In ninth grade, we read “The Gift of the Magi” by O. Henry. In case you’re not familiar with the story, let me give you a short synopsis. Jim and Della are a young, married couple with very little to their name. The story begins with Della agonizing over the $1.87 she has saved for Jim. She makes a quick decision to sell her hair and is able to buy Jim a gold chain for his prized pocket watch. The irony enters with Jim as he returns home from work to see Della without her beautifully, long hair. He had sold his pocket watch to buy combs for her hair, and thus, both gifts are rendered useless.
O. Henry has something to say about that, though, and he closes out the story with his own words of narration. He says,
Our Christmas Eve service tonight was centered on irony. The theme was carried throughout the night as we looked at all the events surrounding Jesus’ birth. It is ironic that the birth was foretold to a simple, peasant girl. It is ironic that the baby was born in a dirty stable. It is ironic that the angels announced the birth to outcasts of the town. It is ironic that the Magi weren’t even Jewish.
The magi were wise men--wonderfully wise men--who brought gifts to the Baby Jesus. They invented the art of giving Christmas gifts. Being wise, their gifts were wise ones. And here I have told you the story of two young people who most unwisely gave for each other the greatest treasures of their house. But in a last word to the wise of these days, let it be said that of all who give gifts, these two were the wisest. Everywhere they are wisest. They are the magi.
That’s not the irony that stood out to me though. I was reminded multiple times throughout the service that the birth of Jesus actually happened. An angel really appeared to Mary. She and Joseph literally couldn’t find room in any inns. Barn animals actually surrounded Jesus in his first moments on Earth. The shepherds and the Magi are not just characters in fictional tales. They are purposeful people in God’s story.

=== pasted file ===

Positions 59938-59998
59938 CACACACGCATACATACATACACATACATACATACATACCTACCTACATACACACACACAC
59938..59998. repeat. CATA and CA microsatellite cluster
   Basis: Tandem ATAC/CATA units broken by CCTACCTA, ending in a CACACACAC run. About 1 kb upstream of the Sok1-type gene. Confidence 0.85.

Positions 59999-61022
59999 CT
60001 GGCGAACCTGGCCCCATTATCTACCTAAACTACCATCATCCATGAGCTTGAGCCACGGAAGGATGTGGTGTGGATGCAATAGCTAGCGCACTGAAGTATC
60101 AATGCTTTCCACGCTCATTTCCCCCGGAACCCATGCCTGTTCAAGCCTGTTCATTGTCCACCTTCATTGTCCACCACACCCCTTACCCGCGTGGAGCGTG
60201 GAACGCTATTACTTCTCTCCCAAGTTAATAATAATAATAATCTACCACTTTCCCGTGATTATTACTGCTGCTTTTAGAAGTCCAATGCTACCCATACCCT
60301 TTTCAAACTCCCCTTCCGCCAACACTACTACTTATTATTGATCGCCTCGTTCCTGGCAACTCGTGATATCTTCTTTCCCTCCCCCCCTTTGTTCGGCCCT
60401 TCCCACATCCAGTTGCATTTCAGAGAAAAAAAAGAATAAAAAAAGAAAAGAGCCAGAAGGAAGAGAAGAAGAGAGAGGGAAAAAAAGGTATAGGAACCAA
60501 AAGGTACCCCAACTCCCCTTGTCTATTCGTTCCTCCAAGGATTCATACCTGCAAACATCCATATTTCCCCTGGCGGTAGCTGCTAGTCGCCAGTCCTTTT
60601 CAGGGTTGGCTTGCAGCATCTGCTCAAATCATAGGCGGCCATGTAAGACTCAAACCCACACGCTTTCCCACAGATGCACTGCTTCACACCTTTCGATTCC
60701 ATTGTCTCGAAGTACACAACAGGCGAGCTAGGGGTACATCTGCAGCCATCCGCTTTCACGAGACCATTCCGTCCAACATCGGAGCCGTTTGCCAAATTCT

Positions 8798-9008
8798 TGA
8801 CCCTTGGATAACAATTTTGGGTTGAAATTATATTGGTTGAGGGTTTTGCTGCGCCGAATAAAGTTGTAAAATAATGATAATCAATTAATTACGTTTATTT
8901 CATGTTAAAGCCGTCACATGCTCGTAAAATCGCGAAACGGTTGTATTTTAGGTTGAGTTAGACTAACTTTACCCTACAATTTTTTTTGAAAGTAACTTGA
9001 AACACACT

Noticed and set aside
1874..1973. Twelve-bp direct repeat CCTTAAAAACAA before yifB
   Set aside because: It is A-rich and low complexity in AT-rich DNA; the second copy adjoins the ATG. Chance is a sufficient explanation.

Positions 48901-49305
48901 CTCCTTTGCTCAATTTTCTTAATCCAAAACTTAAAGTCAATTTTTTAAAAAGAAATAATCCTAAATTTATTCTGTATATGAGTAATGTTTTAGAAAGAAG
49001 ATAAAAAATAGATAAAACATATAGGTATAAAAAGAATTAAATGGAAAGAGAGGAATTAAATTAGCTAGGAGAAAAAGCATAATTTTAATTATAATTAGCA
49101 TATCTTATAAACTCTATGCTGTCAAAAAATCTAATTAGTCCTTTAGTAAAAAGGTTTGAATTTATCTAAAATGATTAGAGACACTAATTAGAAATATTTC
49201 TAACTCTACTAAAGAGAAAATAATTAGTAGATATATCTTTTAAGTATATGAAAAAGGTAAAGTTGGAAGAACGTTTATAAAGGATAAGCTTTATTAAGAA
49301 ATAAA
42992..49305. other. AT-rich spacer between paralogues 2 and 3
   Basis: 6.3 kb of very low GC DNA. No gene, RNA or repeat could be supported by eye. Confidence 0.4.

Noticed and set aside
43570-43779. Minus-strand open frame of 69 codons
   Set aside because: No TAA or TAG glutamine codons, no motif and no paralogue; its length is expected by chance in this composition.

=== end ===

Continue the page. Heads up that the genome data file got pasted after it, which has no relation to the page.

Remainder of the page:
It seems a silly epiphany to have. Of course the birth of Jesus is real. I just don’t remember the last time I really stopped to think about it, and to me, that seems especially ironic.
O. Henry says Jim and Della are the wisest. They loved the other more than their most prized possessions. Because of the sacrifices they made, O. Henry likens them to the Magi. My prized possession is time, and I know that I don’t sacrifice that as willingly as Jim and Della. The irony is that I’m not willing to give up something for the One who gave up everything for me.
And so, this Christmas I find myself especially thankful for that silent night so long ago. For a night that actually exists in history and paved the way for the future. I am thankful to be reminded of the irony of it all and the reality it plays in my life on a daily basis.